On 23 August 1944 Colditz received its first Americans: 49-year-old Colonel Florimund Duke — the oldest American paratrooper of the war, Captain Guy Nunn, Alfred Suarez. They were all counter-intelligence operatives parachuted into Hungary to prevent it joining forces with Germany. Population was 254 at the start of the early winter that year. On 19 January 1945 six French Generals — Lieutenant-General Jean Adolphe Louis Robert Flavigny, Major-General Louis Léon Marie André Buisson, Major-General Arsène Marie Paul Vauthier, Brigadier-General Albert Joseph Daine, Brigadier-General René Jacques Mortemart de Boisse — were brought from the camp at Königstein to Colditz Castle. Major-General Gustave Marie Maurice Mesny was murdered by the Germans on the way from Königstein to Colditz Castle. On 5 February, Polish General Tadeusz Bór-Komorowski, deputy commander of the Armia Krajowa and responsible for the Warsaw Uprising, arrived with his entourage. In March, 1200 French prisoners were brought to Colditz Castle, with 600 more being imprisoned in the town below.
On 16 April, Oflag IV C was captured by American soldiers from 1st US Army. Among the more notable inmates were British fighter ace Douglas Bader. There were prisoners called Prominente, relatives of Allied VIPs; the first one was Giles Romilly, a civilian journalist, captured in Narvik, Norway, a nephew of Winston Churchill's wife Clementine Churchill. Adolf Hitler himself specified that Romilly was to be treated with the utmost care and that: The Kommandant and Security Officer answer for Romilly's security with their heads, his security is to be assured by any and every exceptional measure you care to take. When the e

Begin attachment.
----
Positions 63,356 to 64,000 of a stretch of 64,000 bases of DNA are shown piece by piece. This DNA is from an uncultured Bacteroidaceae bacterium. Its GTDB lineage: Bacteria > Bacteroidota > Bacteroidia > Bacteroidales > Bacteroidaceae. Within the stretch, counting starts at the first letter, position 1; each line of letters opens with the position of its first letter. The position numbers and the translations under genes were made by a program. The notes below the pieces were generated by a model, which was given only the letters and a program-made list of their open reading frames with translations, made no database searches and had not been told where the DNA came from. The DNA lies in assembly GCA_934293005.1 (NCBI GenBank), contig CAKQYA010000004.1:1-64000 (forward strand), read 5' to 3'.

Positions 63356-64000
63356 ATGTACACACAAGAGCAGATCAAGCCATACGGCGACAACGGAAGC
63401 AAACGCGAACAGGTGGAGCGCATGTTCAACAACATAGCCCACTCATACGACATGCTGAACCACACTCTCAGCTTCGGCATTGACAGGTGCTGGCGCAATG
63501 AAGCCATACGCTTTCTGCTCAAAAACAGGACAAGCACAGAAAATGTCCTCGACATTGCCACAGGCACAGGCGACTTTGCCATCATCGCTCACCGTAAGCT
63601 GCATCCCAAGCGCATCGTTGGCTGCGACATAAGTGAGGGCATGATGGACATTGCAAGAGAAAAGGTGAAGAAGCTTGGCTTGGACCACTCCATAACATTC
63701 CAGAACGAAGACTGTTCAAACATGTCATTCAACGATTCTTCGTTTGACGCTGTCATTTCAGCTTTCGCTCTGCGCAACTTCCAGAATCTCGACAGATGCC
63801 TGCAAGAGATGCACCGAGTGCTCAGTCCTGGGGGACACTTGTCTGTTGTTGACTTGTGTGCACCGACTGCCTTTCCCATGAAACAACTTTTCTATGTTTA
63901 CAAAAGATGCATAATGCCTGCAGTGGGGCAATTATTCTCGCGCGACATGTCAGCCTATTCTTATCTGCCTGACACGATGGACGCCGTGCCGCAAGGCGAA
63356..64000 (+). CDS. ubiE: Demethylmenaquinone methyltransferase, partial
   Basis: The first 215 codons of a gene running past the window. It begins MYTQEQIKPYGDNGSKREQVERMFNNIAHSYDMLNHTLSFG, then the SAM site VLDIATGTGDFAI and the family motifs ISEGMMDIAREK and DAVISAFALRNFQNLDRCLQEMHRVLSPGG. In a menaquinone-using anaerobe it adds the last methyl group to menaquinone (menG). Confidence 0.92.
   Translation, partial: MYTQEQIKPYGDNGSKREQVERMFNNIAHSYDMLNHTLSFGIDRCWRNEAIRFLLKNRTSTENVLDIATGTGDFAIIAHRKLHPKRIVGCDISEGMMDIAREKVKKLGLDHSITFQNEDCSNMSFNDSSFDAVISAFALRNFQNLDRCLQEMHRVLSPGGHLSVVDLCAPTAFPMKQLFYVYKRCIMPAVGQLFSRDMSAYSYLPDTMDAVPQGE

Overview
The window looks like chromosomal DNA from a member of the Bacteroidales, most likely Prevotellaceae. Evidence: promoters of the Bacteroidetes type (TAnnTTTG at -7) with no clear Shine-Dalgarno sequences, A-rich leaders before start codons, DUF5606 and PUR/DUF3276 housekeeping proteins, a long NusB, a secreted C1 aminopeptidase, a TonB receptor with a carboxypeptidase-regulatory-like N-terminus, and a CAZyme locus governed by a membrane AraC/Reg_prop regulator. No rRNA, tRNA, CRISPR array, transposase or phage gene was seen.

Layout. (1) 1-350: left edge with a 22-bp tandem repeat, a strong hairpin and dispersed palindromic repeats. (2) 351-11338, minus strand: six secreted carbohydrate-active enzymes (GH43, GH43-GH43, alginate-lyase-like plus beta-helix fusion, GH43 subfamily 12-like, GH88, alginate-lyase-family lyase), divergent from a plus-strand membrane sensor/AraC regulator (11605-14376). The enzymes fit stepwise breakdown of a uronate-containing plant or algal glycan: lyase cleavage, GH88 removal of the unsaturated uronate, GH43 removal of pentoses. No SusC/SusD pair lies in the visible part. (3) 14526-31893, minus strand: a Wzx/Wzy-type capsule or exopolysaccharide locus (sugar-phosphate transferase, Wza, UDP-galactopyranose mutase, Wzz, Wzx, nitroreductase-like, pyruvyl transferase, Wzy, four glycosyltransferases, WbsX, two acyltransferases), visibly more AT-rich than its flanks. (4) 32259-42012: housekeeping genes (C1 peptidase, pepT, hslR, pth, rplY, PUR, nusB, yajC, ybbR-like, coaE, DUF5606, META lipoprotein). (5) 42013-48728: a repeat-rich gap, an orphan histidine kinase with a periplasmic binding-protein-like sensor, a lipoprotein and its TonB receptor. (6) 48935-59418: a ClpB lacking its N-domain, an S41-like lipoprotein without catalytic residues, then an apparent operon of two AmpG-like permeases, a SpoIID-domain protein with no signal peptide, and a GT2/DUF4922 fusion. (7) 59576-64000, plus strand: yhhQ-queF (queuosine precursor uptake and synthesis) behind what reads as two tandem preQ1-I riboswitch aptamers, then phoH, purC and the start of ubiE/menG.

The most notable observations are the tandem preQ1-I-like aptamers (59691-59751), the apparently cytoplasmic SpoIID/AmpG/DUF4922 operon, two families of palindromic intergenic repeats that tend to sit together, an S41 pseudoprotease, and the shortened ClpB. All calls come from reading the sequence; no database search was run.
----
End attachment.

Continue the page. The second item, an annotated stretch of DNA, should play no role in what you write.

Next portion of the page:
For the 19th-century baseball player, see John Lowry, for the film restorer see John D. Lowry. John Terence Lowry is the General Secretary of the Workers' Party in Ireland, he is a native of the Lower Falls area of Belfast. Lowry first stood for the Workers' Party in the 1986 Lagan Valley by-election; as the only candidate to challenge Jim Molyneaux of the Ulster Unionist Party, he picked up 9.3% of the vote. Lowry stood again in Lagan Valley at the 1987 general election, but owing to his facing several candidates, his vote dropped below 3%. For the 1992 general election he moved to contest Belfast West, has contested this unsuccessfully at each subsequent election, except in 2010 and the 2011 by-election when he did not stand. Lowry was the Workers' Party's candidate in the Northern Ireland constituency at the European Parliament election in 1994, coming well down the field with only 0.45% of the votes cast. He topped the party's list in Belfast West for the Northern Ireland Forum election of 1996, has contested the same seat at each election to the Northern Ireland Assembly.
Lowry has stood for Belfast City Council in the Lower Falls ward in each election since 1993. In 2005, Lowry was one of three people to post bail for Workers' Party President Seán Garland, but forfeited £9,000 after Garland failed to appear in court. Lowry is registered with the Electoral Commission as the leader and nominating officer of the Workers' Party in Northern Ireland